The crossroads of innovation

Today at Innovate On Purpose, blogger Jeffrey Philips talks to Imaginatik about where innovation is headed - science or side show? He says innovation practitioners in general have to do two things to make it a science: Demonstrate that our tools have real value (see how here) and our buyers and business partners must understand that innovation requires commitment, communication change, and new tools.

An excerpt:

We as innovation consultants and practitioners, in partnership with our clients, need to establish clear understanding and expectation about the "art" and "science" that we propose to do.  Like alchemists, we propose to turn simple insights and ideas into winning new products, services and business models, faster and more effectively than firms have done in the past.  We employ radical tools and creative thinking in ways that are new and different from what many in corporate American have experienced, and there are many within corporate America who believe we in the innovation space are charlatans, out to make a quick buck rather than create a true innovation science.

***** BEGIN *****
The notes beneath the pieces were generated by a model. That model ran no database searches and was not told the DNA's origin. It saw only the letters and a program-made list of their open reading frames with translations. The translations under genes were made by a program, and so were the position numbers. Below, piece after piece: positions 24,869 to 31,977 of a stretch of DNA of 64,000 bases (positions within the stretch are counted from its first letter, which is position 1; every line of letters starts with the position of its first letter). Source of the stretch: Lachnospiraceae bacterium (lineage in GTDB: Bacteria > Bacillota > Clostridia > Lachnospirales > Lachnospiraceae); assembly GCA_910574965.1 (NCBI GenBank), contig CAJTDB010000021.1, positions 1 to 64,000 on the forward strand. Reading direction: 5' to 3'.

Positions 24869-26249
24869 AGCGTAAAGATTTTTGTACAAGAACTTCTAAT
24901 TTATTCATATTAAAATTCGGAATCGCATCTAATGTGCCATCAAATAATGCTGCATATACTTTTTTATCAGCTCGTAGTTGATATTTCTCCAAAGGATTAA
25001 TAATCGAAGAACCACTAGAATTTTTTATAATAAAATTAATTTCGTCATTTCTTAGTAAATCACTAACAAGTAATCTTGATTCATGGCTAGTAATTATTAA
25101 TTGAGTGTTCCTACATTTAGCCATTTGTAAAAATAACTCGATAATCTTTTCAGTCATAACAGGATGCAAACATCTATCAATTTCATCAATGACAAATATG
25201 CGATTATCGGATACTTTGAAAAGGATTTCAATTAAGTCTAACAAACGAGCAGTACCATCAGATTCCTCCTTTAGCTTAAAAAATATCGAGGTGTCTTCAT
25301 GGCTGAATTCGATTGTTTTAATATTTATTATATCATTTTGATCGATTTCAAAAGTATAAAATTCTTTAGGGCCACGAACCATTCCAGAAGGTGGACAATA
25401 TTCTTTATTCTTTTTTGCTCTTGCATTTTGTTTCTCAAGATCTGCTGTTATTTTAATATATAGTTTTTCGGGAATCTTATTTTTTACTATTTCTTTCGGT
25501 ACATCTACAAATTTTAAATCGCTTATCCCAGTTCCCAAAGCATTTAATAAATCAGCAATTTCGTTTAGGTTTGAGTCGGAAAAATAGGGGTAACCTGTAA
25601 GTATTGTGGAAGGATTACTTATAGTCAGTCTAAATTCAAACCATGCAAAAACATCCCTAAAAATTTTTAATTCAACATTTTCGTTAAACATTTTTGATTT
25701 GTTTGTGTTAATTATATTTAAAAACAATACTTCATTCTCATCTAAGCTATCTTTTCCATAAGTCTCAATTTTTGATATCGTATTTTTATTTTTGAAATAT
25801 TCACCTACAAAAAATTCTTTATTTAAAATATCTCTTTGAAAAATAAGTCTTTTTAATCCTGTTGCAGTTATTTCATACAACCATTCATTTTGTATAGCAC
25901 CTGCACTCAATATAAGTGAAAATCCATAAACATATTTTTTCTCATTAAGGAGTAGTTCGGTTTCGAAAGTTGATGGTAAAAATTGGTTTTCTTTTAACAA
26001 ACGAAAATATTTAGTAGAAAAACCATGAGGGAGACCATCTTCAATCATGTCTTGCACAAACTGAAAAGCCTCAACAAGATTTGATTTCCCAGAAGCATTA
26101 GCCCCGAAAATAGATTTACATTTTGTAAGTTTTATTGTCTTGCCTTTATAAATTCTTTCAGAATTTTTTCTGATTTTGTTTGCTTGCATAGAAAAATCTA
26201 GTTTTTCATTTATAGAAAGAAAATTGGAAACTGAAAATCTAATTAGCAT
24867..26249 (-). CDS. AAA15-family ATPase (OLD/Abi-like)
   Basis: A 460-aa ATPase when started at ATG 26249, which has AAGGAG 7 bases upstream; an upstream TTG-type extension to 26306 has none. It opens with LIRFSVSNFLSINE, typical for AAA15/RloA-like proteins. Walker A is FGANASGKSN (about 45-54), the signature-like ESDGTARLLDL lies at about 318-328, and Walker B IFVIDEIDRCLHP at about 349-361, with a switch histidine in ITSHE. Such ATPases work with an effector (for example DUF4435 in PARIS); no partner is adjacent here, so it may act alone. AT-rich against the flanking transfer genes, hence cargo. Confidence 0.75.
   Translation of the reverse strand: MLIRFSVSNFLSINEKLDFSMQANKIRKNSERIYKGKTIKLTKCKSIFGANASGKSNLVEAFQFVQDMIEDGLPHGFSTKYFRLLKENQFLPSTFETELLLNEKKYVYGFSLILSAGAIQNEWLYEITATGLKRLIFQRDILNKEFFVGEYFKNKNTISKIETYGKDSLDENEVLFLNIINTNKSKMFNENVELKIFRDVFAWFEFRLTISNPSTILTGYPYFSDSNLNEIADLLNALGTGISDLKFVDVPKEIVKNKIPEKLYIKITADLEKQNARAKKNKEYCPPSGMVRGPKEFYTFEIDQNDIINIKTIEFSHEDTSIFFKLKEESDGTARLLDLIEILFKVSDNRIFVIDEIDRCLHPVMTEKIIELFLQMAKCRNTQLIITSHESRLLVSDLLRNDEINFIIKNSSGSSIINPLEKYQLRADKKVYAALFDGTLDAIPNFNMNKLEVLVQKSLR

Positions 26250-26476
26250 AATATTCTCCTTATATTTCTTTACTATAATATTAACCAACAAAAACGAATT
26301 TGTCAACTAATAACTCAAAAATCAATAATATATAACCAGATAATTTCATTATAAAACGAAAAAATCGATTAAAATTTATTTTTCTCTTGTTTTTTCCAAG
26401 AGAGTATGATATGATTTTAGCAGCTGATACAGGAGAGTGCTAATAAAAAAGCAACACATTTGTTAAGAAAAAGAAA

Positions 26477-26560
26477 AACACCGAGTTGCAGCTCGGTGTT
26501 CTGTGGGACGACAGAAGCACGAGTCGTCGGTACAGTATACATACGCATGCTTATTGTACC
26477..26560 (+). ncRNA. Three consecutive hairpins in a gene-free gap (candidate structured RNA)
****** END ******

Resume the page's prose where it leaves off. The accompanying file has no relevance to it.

In some cases those feelings may be correct.  When IBM runs an advertisement that shows a team lying on the floor in the dark "ideating", people may believe that seems odd and strange.  While I've been in the innovation space over six years, I've never had my clients lie on the floor in the dark.  Perhaps that is valuable, or perhaps IBM was making fun of these uncertain approaches.  But when we as practitioners introduce radically new ways of creating insights or ideas, we need to also demonstrate the value proposition and the outcomes.  Recently I saw that Imaginatik has released the ability for its clients to capture ideas using mobile devices.  This has both a positive and a negative connotation.  If we are capturing ideas on the go because people are now more mobile, then that's reasonable.  If we are promoting that technology because "you just never know when someone will have a good idea" then that suggests that innovation is unmanageable and is a black art after all, which could only contribute to the thinking that innovation is alchemy.

Read the whole blog here.

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